Monday, February 3, 2014

Jools Holland And My Mother

One of the best shows on television lately in my opinion is Jools Holland. He’s the British chap who hosts a weekly show  featuring a list of stellar musicians from the past and the present. This wonderful host has been doing it for the past 20 years and he could be considered the current Ed Sullivan, the TV legend who showcased the likes of Elvis and The Beatles.

Watching the show makes me feel like I am at a music festival --there is such a wide variety of musicians, from African drummers, hip hop, souls and blues, to more mainstream musicians like Elton John, Paul McCartney and Elvis Costello.

When Jools introduces the acts, he is usually smiling, quite charming, and cheerful. It often seems like he is talking to the viewer directly.

My mom likes Jools and when he turns on the charm, she smiles back and says “Hello, “ too. She claps for the musicians, too, and for Tony Bennett when he sang one evening. But mostly, she likes Jools.

She tells me that if I had any sense and acted nice, Jools, too, could be smiling at me, too.

My Mom has memory problems --the doctors think it is dementia, but I don’t like to uses these words. I want to think of my mom with issues that can be fixed.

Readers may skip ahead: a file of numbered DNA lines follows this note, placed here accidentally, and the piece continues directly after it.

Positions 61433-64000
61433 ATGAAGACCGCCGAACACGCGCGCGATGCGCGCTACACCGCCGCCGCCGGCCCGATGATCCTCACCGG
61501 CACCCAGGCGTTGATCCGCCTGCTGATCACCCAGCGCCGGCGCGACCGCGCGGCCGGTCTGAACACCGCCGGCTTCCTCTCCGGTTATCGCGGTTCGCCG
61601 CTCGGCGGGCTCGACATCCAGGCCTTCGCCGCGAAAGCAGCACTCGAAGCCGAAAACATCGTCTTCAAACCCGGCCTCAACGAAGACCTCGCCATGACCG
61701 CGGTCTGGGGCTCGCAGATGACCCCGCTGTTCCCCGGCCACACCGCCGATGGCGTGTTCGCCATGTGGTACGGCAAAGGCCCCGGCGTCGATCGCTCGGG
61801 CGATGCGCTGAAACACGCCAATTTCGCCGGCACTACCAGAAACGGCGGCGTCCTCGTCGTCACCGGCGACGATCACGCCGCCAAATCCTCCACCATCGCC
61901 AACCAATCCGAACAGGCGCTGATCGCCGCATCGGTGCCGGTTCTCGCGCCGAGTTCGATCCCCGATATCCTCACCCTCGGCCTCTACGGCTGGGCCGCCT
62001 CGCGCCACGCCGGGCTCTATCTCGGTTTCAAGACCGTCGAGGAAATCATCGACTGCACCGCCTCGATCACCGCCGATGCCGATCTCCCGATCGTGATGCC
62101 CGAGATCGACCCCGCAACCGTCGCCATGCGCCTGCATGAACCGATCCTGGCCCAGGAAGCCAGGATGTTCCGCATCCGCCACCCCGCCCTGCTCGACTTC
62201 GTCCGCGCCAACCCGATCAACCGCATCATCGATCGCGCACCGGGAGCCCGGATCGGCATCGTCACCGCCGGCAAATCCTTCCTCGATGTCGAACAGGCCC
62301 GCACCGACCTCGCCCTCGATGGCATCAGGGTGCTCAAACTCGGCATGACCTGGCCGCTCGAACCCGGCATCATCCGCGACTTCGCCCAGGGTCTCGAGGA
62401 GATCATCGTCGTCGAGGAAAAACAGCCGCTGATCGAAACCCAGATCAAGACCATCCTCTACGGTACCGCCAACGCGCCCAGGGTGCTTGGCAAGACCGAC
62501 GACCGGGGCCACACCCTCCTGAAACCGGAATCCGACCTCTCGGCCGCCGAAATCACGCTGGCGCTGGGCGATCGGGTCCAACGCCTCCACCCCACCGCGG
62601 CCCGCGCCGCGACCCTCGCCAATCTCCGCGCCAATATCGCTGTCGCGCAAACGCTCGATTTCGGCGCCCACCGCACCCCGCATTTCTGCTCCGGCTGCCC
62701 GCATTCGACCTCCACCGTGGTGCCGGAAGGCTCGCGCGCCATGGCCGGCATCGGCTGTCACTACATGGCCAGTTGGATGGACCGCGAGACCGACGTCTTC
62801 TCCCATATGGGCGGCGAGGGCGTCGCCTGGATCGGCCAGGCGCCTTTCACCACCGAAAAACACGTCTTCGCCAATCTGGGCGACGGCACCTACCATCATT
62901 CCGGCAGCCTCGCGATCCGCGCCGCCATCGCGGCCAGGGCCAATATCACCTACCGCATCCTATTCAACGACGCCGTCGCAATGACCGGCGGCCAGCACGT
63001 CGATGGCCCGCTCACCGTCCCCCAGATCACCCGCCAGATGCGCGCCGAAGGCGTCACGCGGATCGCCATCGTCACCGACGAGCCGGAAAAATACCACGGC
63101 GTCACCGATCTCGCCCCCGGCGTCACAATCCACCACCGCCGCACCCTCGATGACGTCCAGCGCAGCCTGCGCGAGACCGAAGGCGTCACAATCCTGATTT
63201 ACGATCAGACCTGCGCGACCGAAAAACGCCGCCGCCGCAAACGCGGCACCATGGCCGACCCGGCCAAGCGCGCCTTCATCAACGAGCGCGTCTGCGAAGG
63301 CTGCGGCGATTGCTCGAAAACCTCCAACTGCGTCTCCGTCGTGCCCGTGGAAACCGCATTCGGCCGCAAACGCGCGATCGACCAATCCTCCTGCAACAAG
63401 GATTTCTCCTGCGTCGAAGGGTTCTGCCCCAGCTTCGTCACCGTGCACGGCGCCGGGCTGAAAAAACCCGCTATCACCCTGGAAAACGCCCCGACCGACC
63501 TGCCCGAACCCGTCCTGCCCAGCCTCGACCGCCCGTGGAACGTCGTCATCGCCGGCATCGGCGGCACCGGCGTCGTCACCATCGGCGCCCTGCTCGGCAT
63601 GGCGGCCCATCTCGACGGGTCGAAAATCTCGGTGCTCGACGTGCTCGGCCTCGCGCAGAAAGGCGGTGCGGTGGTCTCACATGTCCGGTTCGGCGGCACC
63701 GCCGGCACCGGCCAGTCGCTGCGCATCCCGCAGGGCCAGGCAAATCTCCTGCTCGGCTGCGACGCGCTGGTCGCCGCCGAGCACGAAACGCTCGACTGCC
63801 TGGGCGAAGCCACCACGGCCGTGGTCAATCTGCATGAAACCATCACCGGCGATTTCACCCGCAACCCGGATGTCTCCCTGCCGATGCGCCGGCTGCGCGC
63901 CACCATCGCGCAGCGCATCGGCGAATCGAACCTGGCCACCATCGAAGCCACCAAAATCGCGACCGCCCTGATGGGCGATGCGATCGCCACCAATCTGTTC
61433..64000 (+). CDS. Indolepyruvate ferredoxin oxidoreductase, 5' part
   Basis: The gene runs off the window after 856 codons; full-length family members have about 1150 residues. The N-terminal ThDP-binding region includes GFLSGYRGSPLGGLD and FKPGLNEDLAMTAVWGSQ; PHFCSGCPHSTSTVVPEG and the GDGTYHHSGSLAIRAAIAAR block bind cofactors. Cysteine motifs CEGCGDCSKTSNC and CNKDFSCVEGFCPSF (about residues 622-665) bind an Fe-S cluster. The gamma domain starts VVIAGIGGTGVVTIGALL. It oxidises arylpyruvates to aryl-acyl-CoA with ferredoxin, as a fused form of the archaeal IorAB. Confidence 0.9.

It wasn’t too long ago when my Mom would lay in bed for hours and be grumpy and quite irritable. After doing some research, our family put her on coconut oil and have lately been giving her lots of vitamins and other supplements, like fish oil, which has made  my mom  more sociable.

TV does not interest her much. She walks away when there is news and lot of movies don’t have enough interest for her. Modern movies have too much violence, she says. And she didn’t quite understand the movie about a man in love with his computer’s operating system.

But she seems to perk up when Jools comes on. He smiles and talks in his affable, British accent which keeps my mom riveted in her chair. The musicians come on and sing and play various instruments.

Jools seems to look in my Mom’s direction and it does look to me like he is talking and smiling to her.

I like to think that Jools is a secret weapon for people living with  dementia. Music, but more importantly, smiles and kindness go a long, long way.

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